It was in 1968 when the Motion Picture Association of America decided to implement a film rating system with four categories: G for general audiences; M for mature audiences wherein all ages are admitted but parental guidance is suggested; R for restricted wherein children below 17 years old are not allowed without an accompanying guardian; and, X wherein no one below 17 is permitted to view the film. A Rating Board rates the movies voluntarily submitted by movie producers. The films are rated according to the theme, violence, language used, nudity, sensuality, and other elements.
Since 1968, the system has changed a lot. Despite the changes, however, the rationale of the system remains – to offer parents advance information about the movies so that they can choose the movies they want their children to see or not to see (http://www. mpaa. org) Logically, a film that gets a G rating has a higher chance of becoming a box office hit as it covers all ages. However, this does not mean that a film which receives an R rating can never be a hit. One controversial example was Mel Gibson’s “Passion of Christ. When the Board refused to award a gentler rating to the movie, Gibson released the re-cut version as NR (Not Rated) and it became a hit.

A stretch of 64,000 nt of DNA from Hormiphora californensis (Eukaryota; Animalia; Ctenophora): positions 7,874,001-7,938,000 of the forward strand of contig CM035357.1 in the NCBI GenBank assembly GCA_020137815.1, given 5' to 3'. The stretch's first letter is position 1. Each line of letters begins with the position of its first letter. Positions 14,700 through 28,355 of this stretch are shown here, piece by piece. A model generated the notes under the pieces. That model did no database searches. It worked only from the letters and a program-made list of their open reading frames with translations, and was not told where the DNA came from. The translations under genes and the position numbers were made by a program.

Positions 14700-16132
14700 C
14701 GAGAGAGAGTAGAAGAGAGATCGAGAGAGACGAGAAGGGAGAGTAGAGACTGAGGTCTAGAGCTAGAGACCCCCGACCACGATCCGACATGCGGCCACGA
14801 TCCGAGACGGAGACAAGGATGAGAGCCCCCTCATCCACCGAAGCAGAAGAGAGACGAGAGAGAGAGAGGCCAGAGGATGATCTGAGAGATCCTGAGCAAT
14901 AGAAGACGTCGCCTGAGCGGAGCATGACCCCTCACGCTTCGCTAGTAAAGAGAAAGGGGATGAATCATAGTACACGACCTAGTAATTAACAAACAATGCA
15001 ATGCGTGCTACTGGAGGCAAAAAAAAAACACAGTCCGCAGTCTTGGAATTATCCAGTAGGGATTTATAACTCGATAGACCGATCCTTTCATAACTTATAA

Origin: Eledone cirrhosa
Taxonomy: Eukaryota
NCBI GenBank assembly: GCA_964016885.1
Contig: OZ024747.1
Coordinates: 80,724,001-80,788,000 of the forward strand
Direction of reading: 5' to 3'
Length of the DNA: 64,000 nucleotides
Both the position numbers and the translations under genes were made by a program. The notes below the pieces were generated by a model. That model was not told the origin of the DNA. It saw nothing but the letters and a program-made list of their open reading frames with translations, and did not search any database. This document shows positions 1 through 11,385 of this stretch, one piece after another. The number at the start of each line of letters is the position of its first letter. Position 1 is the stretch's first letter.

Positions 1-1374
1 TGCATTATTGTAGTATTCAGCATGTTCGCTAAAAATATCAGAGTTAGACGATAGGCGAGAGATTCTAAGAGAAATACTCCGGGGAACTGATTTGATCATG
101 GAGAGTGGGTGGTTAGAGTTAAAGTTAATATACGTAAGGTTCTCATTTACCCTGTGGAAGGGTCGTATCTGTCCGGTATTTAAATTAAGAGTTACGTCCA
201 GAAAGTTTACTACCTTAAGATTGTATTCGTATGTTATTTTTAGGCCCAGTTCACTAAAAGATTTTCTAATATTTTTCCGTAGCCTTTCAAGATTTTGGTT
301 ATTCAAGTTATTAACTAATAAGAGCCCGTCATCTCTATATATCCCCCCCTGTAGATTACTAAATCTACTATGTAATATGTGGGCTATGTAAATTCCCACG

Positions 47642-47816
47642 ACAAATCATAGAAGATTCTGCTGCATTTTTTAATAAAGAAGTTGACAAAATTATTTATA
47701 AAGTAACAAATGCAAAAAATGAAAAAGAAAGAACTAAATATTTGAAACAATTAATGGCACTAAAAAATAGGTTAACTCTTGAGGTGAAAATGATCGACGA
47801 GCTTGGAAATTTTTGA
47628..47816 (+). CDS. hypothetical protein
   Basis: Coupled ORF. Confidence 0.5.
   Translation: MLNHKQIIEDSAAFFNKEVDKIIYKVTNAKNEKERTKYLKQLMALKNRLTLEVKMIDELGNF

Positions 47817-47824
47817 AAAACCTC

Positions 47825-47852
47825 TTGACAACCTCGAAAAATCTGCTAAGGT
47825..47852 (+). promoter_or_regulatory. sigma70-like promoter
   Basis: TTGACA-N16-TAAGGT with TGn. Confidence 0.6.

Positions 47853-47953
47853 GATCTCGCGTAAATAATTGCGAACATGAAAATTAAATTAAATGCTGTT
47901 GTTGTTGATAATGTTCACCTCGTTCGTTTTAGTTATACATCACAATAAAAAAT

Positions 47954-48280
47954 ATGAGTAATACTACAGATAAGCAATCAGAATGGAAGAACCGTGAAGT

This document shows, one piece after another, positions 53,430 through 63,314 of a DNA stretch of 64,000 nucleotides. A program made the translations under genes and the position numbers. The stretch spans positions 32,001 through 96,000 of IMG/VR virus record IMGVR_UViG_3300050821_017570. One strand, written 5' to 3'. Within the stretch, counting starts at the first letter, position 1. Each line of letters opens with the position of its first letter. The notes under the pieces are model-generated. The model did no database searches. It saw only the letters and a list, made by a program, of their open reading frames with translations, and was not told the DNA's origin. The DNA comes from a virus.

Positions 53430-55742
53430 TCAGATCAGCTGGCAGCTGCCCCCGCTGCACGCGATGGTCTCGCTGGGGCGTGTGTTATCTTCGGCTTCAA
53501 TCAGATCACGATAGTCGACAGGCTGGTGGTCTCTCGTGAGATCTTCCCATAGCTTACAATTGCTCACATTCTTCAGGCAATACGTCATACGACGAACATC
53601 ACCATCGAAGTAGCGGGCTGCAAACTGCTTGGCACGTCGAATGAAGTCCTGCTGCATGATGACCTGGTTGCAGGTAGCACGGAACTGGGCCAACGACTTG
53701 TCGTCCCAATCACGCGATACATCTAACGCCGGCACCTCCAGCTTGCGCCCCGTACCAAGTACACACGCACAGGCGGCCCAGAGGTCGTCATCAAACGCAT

The rating system only determines who can and who cannot view the film; it is not a gauge of the success of the film. Same is true with television shows. Submission to the rating system must be strictly imposed as television is one of the most powerful media. Besides, it is but proper that the scenes seen on TV be suitable to young audiences. The bigger responsibility still lies on the parents who shall guide their children properly in determining what should be seen on TV.